A Norwegian man who became a hacker hero for cracking security codes on Hollywood DVDs wants police to compensate him now that he's been acquitted twice of computer piracy, his lawyer said Tuesday.
Jon Lech Johansen, 20, also known as DVD Jon, was 15 when he developed a program to watch movies on a Linux-based computer without DVD-viewing software. He posted the codes on the Internet in 1999 and became a folk hero among computer hackers.
Norway's economic crime police charged him under data break-in laws, demanding a suspended jail sentence, confiscation of equipment and fines.
However, Norwegian courts twice ruled that Johansen could not be convicted of breaking into DVDs he bought legally, nor could he be punished for providing a tool — such as a computer program — that others might use for illegal acts.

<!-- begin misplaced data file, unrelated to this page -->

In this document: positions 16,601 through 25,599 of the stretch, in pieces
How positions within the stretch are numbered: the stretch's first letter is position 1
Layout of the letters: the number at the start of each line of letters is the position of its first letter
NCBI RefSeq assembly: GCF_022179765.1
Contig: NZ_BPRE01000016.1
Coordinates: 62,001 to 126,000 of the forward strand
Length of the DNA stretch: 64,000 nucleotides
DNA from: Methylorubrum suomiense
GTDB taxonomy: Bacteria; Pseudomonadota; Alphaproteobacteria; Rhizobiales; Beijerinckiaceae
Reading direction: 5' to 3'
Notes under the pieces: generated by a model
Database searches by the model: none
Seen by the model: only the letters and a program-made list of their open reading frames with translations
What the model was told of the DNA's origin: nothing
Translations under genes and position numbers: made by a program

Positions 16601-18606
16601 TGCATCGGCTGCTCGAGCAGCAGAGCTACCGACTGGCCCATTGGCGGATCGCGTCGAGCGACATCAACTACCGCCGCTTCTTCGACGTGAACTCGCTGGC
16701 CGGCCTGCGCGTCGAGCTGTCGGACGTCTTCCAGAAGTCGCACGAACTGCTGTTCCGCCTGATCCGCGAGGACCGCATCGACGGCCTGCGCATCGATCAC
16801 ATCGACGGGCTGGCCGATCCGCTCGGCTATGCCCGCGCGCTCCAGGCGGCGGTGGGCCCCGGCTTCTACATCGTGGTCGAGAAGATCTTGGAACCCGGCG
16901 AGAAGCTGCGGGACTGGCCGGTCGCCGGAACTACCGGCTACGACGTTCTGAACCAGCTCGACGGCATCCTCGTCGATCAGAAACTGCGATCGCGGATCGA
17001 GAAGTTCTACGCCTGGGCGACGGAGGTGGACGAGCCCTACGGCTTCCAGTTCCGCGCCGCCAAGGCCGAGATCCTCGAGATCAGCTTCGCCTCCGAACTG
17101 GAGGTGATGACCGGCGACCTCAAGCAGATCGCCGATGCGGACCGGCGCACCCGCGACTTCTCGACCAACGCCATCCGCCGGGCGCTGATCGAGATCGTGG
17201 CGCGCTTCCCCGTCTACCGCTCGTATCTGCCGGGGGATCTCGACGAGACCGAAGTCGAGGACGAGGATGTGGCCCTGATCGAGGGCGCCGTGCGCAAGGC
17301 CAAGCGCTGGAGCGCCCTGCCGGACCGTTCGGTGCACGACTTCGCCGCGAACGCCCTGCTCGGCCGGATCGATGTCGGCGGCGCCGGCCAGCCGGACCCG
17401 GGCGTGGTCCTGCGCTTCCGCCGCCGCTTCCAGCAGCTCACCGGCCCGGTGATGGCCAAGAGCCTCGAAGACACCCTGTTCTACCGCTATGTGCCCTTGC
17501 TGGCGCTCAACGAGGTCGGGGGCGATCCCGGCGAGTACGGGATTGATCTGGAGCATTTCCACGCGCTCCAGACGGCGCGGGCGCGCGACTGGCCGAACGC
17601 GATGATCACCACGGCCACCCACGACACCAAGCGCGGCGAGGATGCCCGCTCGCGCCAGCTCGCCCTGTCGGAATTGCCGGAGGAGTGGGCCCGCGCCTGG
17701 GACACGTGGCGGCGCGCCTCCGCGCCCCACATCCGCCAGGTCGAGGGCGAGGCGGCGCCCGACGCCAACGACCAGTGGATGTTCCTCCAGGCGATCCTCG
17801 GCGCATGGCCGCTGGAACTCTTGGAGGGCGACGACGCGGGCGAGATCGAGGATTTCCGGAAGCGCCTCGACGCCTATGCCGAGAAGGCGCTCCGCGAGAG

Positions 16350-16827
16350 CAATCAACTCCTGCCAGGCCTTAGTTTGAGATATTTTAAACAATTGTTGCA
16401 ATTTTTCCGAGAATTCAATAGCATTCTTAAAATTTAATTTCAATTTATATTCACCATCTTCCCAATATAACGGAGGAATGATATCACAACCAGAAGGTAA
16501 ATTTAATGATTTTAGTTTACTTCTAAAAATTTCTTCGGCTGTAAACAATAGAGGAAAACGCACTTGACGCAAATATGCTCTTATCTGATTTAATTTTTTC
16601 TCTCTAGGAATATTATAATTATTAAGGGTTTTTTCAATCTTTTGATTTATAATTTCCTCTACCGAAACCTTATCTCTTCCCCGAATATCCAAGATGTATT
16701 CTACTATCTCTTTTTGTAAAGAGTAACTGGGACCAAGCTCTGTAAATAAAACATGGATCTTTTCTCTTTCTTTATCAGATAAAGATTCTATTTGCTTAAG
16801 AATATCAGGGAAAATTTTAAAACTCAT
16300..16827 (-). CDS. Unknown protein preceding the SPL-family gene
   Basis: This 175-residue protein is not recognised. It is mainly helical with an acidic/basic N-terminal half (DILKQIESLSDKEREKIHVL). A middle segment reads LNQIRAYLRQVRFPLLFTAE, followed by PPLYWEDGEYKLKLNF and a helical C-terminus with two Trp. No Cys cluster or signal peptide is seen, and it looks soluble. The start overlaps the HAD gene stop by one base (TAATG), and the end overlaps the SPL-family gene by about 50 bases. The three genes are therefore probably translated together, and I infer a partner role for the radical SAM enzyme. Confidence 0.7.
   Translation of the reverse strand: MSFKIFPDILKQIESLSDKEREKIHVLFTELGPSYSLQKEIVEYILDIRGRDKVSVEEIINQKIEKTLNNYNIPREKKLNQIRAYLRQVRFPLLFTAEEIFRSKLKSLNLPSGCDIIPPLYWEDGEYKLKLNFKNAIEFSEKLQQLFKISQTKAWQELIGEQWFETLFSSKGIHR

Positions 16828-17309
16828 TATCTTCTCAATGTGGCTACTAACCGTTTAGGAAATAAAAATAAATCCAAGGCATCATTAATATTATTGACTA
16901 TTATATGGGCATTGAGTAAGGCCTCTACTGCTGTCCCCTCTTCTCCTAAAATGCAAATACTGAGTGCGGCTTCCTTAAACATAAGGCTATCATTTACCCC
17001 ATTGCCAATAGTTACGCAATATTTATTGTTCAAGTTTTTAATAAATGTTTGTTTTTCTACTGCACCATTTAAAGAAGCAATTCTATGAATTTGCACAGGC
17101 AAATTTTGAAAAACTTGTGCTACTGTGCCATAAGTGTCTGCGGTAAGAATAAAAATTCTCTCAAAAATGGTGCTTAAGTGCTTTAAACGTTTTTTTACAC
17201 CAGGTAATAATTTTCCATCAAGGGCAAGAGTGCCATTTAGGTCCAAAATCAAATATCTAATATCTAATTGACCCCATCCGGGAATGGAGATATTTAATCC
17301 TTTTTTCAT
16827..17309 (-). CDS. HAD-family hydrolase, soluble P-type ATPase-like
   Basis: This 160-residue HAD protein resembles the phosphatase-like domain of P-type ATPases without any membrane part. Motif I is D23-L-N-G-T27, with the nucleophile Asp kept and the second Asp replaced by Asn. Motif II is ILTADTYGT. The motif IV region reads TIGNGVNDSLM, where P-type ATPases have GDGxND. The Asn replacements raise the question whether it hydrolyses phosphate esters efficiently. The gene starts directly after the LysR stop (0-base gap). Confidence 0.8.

The Oslo District Court acquitted Johansen just more than a year ago. Police appealed to the Borgarting appeals court in Oslo, and last month lost that case as well.
Johansen's lawyer, Halvor Manshaus, said his client will seek about $21,800 from the economic crime police because the case had been such a burden over the past four years.
"What we will demand be covered is Johansen's economic losses, and court costs and what could be called compensation," Manshaus said on state radio network NRK. He did not immediately return calls to his office.
Johansen had been charged after police received a complaint from the Motion Picture Association of America and the DVD Copy Control Association, which licenses the film industry's Content Scrambling System, or CSS.
This month, prosecutor Inge Marie Sunde unexpectedly declined to appeal to the supreme court. Many, including Johansen, had expected a high court appeal because the case was the first of its kind in Norway.
Johansen's program, called DeCSS, is one of many that can break the CSS.